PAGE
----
WorldCat Identities

Veatch, Robert M.

Overview
Works: 125 works in 566 publications in 5 languages and 29,062 library holdings
Genres: Case studies  History  Sources  Cross-cultural studies  Essays 
Roles: Author, Editor, Other, Compiler, Author of introduction, Interviewee
Classifications: R724, 174.2
Publication Timeline
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Most widely held works by Robert M Veatch
Medical ethics( )

31 editions published between 1989 and 2001 in English and Undetermined and held by 2,346 WorldCat member libraries worldwide

Fourteen leading authorities in their respective fields provide the most comprehensive and current survey of issues in medical ethics ever w written. Each author is given the opportunity to write a chapter surveying a critical issue in one of the major subject areas in medical ethics. Within each chapter, the author develops a discussion of the critical concepts, arguments and positions in a particular facet of medical ethics, without arguing for one position or another. Since the first edition of Medical Ethics in 1989, important changes have occurred that affect every chapter in this book. To address these changes, Robert Veatch has asked the original contributors to address the developments of the past six years. Additionally, Ronald Bayer has contributed a new chapter on AIDS and ethics. Norman Daniels, former member of the ethics advisory group for President Clinton’s Health Care Task Force, provides a framework for understanding the ethical dimension of the health care policy debate
Death, dying, and the biological revolution : our last quest for responsibility by Robert M Veatch( Book )

39 editions published between 1976 and 1989 in 3 languages and held by 2,068 WorldCat member libraries worldwide

Patient, heal thyself : how the new medicine puts the patient in charge by Robert M Veatch( )

11 editions published between 2008 and 2009 in English and held by 1,877 WorldCat member libraries worldwide

Robert Veatch, one of the founding fathers of contemporary bioethics, sheds light on a fundamental change sweeping through the American health care system, a change that puts the patient in charge of treatment to an unprecedented extent. The change is in how we think about medical decision-making. Whereas medicine's core idea was that medical decisions should be based on the hard facts of science--the province of the doctor--the "new medicine" contends that medical decisions impose value judgments. Since physicians are not trained to make value judgments, the pendulum has swung greatly toward the patient in making decisions about their treatment. Veatch shows how this has been true only for value-loaded interventions (abortion, euthanasia, genetics) but is coming to be true for almost every routine procedure in medicine, and uses a range of examples to argue that this change is inevitable and a positive trend for patients.--From publisher description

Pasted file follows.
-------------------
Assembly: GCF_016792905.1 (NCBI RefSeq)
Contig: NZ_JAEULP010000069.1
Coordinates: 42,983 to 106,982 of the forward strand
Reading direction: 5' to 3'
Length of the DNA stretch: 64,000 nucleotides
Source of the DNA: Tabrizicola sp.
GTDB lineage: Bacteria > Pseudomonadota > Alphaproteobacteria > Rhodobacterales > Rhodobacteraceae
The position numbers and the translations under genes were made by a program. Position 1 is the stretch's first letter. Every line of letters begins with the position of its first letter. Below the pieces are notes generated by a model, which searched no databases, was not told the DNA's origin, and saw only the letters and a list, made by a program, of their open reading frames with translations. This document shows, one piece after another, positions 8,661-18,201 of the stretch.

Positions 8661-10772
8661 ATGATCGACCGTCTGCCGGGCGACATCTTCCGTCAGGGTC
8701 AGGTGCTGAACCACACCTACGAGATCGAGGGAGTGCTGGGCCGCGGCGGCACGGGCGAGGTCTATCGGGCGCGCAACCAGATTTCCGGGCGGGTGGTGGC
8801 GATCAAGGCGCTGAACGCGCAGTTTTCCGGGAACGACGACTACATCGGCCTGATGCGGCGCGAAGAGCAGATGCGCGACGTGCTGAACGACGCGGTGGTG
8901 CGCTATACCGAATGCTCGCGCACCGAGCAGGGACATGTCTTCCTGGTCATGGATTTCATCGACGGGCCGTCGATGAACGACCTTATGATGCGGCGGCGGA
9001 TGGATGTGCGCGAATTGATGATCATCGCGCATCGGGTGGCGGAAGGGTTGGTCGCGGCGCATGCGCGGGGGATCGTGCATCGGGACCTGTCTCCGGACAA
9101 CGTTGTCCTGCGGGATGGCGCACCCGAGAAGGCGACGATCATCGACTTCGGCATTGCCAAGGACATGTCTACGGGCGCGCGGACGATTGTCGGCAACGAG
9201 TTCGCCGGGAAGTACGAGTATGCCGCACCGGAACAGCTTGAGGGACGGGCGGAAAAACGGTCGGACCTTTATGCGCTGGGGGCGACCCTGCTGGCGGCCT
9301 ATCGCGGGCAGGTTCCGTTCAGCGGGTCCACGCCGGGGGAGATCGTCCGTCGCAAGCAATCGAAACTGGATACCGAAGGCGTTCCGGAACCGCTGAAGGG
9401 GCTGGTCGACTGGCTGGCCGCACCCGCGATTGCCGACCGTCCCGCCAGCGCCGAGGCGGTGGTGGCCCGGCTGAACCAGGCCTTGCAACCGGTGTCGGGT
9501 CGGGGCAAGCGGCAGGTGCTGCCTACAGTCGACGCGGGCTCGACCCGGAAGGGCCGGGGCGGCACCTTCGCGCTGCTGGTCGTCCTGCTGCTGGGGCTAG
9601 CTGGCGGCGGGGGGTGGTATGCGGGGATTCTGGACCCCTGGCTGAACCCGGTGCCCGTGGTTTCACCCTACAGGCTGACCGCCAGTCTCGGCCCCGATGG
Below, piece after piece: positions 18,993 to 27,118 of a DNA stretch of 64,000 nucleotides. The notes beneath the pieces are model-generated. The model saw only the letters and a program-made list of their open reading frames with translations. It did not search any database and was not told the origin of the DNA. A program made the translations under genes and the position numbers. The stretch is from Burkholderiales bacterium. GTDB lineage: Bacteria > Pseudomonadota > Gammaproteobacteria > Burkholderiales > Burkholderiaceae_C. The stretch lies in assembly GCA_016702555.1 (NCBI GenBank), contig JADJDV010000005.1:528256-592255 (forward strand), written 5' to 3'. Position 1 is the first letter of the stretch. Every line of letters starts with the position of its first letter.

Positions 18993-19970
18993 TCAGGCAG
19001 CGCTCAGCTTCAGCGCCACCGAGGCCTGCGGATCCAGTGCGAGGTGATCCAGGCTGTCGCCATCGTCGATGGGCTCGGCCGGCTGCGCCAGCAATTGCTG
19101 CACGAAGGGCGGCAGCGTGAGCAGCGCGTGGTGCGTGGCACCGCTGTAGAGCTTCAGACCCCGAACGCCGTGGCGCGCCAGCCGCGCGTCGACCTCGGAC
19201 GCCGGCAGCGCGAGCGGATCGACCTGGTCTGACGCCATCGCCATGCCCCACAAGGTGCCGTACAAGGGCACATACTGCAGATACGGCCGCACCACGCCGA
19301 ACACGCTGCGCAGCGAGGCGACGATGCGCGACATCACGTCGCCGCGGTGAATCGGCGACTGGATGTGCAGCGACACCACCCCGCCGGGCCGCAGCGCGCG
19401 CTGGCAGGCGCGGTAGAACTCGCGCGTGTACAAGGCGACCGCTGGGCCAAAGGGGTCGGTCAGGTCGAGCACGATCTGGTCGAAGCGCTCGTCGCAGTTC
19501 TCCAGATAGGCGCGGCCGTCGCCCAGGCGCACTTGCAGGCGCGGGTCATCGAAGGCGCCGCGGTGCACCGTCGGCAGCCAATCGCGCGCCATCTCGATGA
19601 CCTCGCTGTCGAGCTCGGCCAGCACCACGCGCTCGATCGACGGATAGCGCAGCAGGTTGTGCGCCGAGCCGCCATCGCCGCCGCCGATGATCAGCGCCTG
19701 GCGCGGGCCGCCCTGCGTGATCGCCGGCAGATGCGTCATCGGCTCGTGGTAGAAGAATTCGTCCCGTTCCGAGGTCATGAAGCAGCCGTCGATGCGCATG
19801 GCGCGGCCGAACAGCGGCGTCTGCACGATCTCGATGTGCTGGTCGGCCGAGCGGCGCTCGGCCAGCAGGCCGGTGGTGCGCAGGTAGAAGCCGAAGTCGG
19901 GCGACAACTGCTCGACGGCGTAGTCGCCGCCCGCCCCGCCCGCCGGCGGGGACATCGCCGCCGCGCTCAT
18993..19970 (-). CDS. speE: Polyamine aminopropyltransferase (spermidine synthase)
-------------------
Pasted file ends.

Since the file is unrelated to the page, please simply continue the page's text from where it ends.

Case studies in nursing ethics by Sara T Fry( Book )

38 editions published between 1987 and 2011 in English and Spanish and held by 1,816 WorldCat member libraries worldwide

"As the healthcare professional in closest contact with both the patient and the physician, nurses face biomedical ethical problems in unique ways. Accordingly, Case Studies in Nursing Ethics presents basic ethical principles and specific guidance for applying these principles in nursing practice through analysis of over 150 actual case study conflicts that have occurred in nursing practice. Each case study allows readers to develop their own approaches to the resolution of ethical conflict and to reflect on how the traditions of ethical thought and professional guidelines apply to the situation." "In the updated Third Edition, all case studies and commentaries were changed to reflect current nursing practice. Likewise, the 2001 ANA Code of Nursing Ethics and federal regulations influencing healthcare delivery and the conduct of research were also revised and updated. In addition, research briefs and summaries were added to demonstrate the types of ethics-related research done by nurses and other healthcare workers."--Jacket
Disrupted dialogue : medical ethics and the collapse of physician-humanist communication (1770-1980) by Robert M Veatch( )

14 editions published between 2004 and 2010 in English and held by 1,724 WorldCat member libraries worldwide

"This volume begins with the eighteenth century Scottish Enlightenment when physicians such as John Gregory, Thomas Percival, and the American, Benjamin Rush, were close friends of philosophers like David Hume, Adam Smith, and Thomas Reid. They continually exchanged views on matters of ethics with each other in print, at meetings of elite intellectual groups, and at the dinner table. Then something happened: physicians and humanists stopped talking with each other. In searching for the causes of the collapse, this book identifies shifts in the social class of physicians, developments in medical science, and changes in the patterns of medical education."--Jacket
The patient-physician relation : the patient as partner, part 2 by Robert M Veatch( )

11 editions published in 1991 in English and held by 1,691 WorldCat member libraries worldwide

A sequel to the author's earlier book : The patient as partner
Case studies in pharmacy ethics by Robert M Veatch( )